These developments are significant, according to the journalist, since even on their own, the Russian and Chinese air forces have caused headaches for Pentagon planners and military analysts. US observers have written article after article about the growing power of the VKS and the PLAAF's combat potential vis-a-vis the USAF, devoting special attention to Russian and Chinese developments in long-range air-to-air missile systems.

But the Pentagon's biggest fear, in Khrolenko's view, is that that very soon, "they will no longer be able to designate any country they like as a 'global outcast', and bomb them with impunity."

And if Russia and China's air power concerns the US on their own, "we can assume that combining their potential would significantly weaken the 'exceptional' capabilities of the US to conduct air operations in the Asia-Pacific and European theaters of operation," the journalist stressed.

On Sunday, at a grand military parade marking the 90th anniversary of the creation of the People's Liberation Army, Chinese President Xi Jinping announced Beijing's intent to create the most powerful military in the country's history.

According to Khrolenko, "the main idea of the Chinese leader is that a peaceful life is a reward for any people, while the defense of peace is the main responsibility of the people's army (which, at two million personnel, remains the largest in the world). At the same time, Chinese military considers the global military and political presence and pressure of the US to be a common strategic security threat for both Beijing and Moscow."

In light of these ambitions, Russia, in the journalist's view, "can and should facilitate the development of this friendly force near its eastern borders, and participate, figuratively speaking, in the construction of a Second Great Wall of China, directed mainly toward the Pacific (and the US military bases there). Much has already been done in this regard."

Earlier this year, Russia and China signed a road map for military cooperation up to the year 2020. In addition to joint army and naval drills, the two countries' militaries actively participate in one another's joint army and air force games, shows, and exhibitions, and have plans for expanded cooperation to counter the threats posed by terrorism and extremism.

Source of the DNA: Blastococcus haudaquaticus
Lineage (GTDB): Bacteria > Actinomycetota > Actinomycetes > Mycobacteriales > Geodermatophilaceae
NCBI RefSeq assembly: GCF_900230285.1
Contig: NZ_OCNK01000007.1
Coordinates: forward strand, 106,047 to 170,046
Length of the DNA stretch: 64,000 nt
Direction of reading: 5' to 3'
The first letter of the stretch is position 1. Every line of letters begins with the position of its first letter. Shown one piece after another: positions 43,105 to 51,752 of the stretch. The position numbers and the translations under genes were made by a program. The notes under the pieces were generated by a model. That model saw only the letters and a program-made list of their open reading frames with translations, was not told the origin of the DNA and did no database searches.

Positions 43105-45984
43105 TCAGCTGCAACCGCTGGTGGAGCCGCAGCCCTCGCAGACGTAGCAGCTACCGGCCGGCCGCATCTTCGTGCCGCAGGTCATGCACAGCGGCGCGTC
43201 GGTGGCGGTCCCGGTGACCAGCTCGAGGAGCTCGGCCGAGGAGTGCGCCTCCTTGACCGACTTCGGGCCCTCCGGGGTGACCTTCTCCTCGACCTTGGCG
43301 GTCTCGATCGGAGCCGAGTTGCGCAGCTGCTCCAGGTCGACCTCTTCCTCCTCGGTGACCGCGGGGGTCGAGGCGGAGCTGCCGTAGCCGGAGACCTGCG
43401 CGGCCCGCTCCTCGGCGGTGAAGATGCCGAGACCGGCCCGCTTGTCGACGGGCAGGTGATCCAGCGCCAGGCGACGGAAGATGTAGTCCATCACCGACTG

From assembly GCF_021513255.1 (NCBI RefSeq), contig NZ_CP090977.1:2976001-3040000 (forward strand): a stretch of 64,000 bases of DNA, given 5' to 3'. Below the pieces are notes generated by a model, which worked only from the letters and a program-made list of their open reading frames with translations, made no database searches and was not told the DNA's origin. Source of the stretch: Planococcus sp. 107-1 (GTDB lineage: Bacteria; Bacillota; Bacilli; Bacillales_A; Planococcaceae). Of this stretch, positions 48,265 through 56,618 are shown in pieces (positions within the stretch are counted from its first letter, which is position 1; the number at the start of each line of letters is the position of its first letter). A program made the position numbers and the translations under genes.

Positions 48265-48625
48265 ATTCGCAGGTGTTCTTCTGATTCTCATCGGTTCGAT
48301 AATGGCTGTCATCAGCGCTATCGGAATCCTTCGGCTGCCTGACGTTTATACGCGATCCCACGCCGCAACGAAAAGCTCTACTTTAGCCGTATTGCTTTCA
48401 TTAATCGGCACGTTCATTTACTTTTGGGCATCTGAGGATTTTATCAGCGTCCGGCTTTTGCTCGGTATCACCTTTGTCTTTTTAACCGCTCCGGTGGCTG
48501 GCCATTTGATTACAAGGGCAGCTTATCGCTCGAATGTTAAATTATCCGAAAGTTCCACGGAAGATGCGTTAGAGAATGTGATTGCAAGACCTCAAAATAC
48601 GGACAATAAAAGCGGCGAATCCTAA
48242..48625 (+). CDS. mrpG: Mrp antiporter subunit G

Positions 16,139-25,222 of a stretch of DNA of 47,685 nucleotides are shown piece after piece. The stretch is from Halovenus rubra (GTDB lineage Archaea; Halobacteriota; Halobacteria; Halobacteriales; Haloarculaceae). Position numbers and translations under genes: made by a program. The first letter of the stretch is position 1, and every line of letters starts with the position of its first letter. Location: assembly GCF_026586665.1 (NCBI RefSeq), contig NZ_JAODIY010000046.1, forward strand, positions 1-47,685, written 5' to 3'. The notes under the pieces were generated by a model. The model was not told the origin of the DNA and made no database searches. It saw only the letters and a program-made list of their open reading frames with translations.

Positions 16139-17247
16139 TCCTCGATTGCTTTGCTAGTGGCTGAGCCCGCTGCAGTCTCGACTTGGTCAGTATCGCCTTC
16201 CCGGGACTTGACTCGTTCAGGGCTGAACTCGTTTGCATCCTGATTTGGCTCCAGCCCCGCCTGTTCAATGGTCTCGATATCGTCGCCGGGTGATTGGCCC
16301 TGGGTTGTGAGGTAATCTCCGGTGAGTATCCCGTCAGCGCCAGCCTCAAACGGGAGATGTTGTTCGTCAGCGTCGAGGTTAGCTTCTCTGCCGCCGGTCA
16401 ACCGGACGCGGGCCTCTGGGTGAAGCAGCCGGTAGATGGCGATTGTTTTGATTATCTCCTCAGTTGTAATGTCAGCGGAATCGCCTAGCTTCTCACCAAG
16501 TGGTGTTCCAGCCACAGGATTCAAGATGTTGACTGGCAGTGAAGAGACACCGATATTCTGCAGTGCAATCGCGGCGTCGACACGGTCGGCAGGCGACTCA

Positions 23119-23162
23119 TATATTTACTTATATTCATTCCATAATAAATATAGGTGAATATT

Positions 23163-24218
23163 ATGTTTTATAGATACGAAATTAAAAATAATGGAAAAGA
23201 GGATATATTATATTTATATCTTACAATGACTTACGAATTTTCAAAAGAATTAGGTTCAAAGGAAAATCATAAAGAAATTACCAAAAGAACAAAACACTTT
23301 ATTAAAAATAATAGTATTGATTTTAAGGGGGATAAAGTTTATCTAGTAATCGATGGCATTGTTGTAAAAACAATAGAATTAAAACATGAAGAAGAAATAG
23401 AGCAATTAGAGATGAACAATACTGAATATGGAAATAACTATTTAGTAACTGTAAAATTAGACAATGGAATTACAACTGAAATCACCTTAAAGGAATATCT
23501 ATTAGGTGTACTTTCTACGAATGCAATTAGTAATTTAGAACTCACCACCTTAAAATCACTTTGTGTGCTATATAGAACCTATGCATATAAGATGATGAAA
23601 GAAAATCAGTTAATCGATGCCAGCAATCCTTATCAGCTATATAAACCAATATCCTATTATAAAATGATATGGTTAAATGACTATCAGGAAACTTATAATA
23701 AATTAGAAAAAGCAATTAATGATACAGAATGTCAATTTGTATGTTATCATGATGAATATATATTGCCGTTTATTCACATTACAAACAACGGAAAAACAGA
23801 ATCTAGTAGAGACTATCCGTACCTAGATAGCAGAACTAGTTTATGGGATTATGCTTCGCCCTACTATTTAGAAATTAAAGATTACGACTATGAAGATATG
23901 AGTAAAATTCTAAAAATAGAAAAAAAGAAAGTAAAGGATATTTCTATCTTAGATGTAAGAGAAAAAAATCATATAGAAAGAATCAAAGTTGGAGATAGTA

Ultimately, Khrolenko believes that the increasing intensity of negotiations between Moscow and Beijing "over a whole range of global and regional security problems testifies to the growing trust between the two countries, and the development of military cooperation up to the level of possible joint operations."

In any case, "the interaction between Russia and China in the area of defense already limits the opportunities for US expansion, and hence, is changing the world," the journalist concluded.

Source: Sputnik News

SUPERPOWERS
NASA, ESA understand major setback inevitable if cooperation in stops
Moscow (Sputnik) Aug 01, 2017
Russia's Roscosmos State Space Corporation, US National Aeronautics and Space Administration (NASA) and European Space Agency (ESA) understand that possible suspension of cooperation may negatively affect each of them, Roscosmos Director General Igor Komarov said Saturday. "It's very easy to make hasty decisions which would interrupt this cooperation. Both we and our partners understand th ... read more

Related Links
People's Liberation Army Air Force at Wiki
Learn about the Superpowers of the 21st Century at SpaceWar.com
Learn about nuclear weapons doctrine and defense at SpaceWar.com